Abbott Made the Right Decision

The Quote Below: More Misinformation the Media

On Friday, Texas Gov Greg Abbott announced that his state would not be accepting any refugees in the coming fiscal year. He is the first governor to take such a position, under the terms of an executive order signed by President Donald Trump in September that requires state and local jurisdictions to consent to refugee resettlement programs. . . . [R]efugees are legal immigrants who are extensively screened and vetted in their home countries. . . . Abbott’s refusal to accept refugees is bad for business and the state economy. . . .

True, under the terms of Trump’s executive order Abbott is allowed to refuse refugee resettlement. However, that order is legally unsound. It violates the Refugee Act of 1980, which says that states and localities are to be consulted regarding refugee placement. In crafting the statute, Congress did not require consent from localities, let alone allow for vetoes. . . .

Gov. Abbott’s decision to reject refugees is cruel and short-sighted. It is a stain on the hospitality and welcoming nature of the Lone Star State. – Texas Gov. Abbott Wrong to Slam Door on Refugees, The Hill, Raul Reyes, 1/14/20 [Link]

Fact Check of Above Quote: The claim that the “consult” clause of the 1980 Refugee Act gives states and localities no way to opt out of resettlement is a strange legal argument. If they have no choice in the matter, why should the federal government bother to consult with them? In any case, current resettlement policy clearly violates another provision of the Act, the one which requires that the federal government reimburse states and localities for the cost of resettlement.

This is not happening. Lots of federal money, however, is going into the pockets of “VOLAGS,” the religious and secular “charities” that carry out resettlement. They don’t practice old fashioned charity, which involves using their own money to help others. No, they do their “charity” with taxpayers’ money. Indeed most of their overall funding comes from the federal government. After doing resettlement, they leave it to the states and localities to pick the tab for providing welfare and other public benefits to refugees. The state of Tennessee has sued to stop this imposition of an unfunded mandate.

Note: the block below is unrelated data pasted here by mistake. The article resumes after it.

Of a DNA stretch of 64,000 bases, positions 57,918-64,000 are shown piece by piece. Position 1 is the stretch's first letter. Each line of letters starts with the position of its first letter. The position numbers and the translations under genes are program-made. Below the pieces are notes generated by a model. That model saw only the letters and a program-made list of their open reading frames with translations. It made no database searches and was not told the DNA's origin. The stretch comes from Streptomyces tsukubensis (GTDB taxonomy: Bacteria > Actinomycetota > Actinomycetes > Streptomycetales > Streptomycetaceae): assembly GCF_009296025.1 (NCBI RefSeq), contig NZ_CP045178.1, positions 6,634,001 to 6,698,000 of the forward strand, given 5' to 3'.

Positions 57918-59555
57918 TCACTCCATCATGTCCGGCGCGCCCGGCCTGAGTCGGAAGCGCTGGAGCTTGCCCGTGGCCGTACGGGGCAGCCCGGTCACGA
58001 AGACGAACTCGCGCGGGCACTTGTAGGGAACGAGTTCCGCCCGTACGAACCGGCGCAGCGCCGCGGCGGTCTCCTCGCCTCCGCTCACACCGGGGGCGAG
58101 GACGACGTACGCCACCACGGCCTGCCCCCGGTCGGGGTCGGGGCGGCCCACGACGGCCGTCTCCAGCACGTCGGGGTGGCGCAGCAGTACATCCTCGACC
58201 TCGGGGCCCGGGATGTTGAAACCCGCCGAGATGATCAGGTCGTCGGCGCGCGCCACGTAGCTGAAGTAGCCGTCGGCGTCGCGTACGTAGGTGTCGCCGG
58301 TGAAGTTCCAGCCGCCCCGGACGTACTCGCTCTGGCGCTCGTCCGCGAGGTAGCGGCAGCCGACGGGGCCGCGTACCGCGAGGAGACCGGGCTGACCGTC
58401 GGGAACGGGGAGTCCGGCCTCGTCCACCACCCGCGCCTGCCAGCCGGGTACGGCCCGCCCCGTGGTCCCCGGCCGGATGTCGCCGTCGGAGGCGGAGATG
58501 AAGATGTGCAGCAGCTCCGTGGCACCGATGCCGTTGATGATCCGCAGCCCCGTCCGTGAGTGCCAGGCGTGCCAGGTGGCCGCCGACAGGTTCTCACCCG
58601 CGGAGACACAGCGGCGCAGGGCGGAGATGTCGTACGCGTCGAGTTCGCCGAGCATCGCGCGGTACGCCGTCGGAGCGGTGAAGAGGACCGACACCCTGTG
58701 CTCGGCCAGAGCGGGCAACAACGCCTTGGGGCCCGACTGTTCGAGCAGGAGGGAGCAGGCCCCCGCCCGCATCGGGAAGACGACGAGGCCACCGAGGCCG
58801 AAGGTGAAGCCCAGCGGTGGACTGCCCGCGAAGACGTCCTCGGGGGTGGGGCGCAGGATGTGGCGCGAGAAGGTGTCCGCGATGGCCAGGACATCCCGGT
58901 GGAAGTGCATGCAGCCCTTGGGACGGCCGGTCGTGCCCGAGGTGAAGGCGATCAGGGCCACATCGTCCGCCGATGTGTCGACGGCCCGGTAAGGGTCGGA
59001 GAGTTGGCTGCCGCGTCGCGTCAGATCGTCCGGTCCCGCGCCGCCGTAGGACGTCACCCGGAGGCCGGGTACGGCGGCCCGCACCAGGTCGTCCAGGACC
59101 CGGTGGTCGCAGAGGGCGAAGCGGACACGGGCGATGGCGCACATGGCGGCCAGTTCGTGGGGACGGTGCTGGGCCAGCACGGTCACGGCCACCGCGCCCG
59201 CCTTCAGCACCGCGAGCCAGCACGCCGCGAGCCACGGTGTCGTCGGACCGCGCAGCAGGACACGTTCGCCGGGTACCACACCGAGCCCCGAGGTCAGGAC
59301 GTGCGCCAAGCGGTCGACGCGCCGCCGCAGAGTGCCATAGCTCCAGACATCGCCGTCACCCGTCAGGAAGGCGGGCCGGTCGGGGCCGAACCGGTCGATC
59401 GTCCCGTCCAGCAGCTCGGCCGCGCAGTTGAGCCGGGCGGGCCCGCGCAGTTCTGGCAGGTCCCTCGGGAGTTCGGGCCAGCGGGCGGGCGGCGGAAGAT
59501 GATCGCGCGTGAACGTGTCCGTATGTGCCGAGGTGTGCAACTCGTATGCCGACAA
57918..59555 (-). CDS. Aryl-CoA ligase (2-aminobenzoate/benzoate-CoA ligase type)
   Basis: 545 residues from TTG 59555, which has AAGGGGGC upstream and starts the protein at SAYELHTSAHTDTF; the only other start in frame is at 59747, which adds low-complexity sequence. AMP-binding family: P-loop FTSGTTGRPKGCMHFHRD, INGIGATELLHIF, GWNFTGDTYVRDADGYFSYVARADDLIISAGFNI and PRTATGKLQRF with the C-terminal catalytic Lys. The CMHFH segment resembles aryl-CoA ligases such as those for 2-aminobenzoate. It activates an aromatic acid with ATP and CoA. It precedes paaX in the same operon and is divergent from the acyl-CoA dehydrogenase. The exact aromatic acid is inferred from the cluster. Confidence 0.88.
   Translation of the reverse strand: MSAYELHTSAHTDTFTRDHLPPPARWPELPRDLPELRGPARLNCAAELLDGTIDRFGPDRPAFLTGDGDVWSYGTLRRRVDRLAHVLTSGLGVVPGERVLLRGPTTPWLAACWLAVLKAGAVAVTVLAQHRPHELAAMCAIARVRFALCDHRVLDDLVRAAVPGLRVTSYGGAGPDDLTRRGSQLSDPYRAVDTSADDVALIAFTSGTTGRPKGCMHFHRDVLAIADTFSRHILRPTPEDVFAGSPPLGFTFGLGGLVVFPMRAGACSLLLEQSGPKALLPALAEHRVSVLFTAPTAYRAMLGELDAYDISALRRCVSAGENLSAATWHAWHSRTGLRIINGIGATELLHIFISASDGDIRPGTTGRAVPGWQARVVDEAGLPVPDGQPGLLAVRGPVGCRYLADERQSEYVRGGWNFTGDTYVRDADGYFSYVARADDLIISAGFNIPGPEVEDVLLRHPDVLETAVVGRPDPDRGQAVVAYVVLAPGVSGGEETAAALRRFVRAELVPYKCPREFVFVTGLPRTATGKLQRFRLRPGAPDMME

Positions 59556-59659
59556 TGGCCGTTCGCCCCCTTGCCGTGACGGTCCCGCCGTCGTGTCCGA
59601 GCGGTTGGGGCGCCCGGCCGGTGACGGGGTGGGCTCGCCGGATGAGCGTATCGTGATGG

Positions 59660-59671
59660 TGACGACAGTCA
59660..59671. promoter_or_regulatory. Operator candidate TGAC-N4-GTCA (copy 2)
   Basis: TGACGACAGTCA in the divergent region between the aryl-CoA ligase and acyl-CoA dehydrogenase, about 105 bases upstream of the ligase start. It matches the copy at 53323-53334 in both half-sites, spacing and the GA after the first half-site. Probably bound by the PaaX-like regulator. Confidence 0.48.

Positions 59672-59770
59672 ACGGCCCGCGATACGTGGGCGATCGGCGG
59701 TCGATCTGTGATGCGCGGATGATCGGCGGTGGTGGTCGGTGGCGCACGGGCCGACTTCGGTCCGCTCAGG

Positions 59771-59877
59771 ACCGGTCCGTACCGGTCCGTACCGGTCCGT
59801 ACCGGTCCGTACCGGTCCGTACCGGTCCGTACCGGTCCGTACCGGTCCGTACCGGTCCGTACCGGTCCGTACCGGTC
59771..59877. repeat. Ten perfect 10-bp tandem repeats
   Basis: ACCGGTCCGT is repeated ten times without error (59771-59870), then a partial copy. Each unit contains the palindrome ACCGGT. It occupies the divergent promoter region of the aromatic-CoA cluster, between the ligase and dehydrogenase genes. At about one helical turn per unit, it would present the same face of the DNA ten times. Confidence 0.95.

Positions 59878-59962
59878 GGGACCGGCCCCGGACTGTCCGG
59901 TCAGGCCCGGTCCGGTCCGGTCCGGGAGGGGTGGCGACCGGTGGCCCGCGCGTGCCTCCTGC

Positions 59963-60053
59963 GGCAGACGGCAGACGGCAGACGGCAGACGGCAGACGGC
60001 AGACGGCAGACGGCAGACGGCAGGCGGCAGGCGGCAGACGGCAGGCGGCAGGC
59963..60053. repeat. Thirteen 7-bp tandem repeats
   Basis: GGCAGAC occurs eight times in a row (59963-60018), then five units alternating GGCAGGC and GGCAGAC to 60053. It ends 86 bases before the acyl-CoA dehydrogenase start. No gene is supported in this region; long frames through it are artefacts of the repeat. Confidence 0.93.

Contrary to the article above, refugees are not an economic asset. They are selected for their alleged humanitarian needs, not for skills and abilities. Unlike most immigrants, they are entitled to full welfare benefits as soon as they settle in the U.S.

Also, the vetting refugees receive to screen out criminals and threats to U.S. security is not necessarily effective. The reason is that the home countries of refugees may not have adequate records of their histories. This is particularly the case when war and civil unrest have scattered all records to the wind. When refugees from War-torn Syria were coming to the U.S., the FBI admitted that vetting them adequately was impossible.

The refugee program is clearly broken, and Gov. Abbott made the right decision to get out of it. Reforms are necessary, such as that proposed by President Trump in his speech to the UN General Assembly on September 19, 2017. He stated that “For the cost of resettling one refugee in the U.S., we can assist more than 10 in their home region.” With refuges resettled in nearby countries, they can return to their homelands when conditions there improve. That would be a humane and cost-effective approach. The only people who would see a downside to it would be the VOLAGS and the journalists who support their tax-paid “compassion.”



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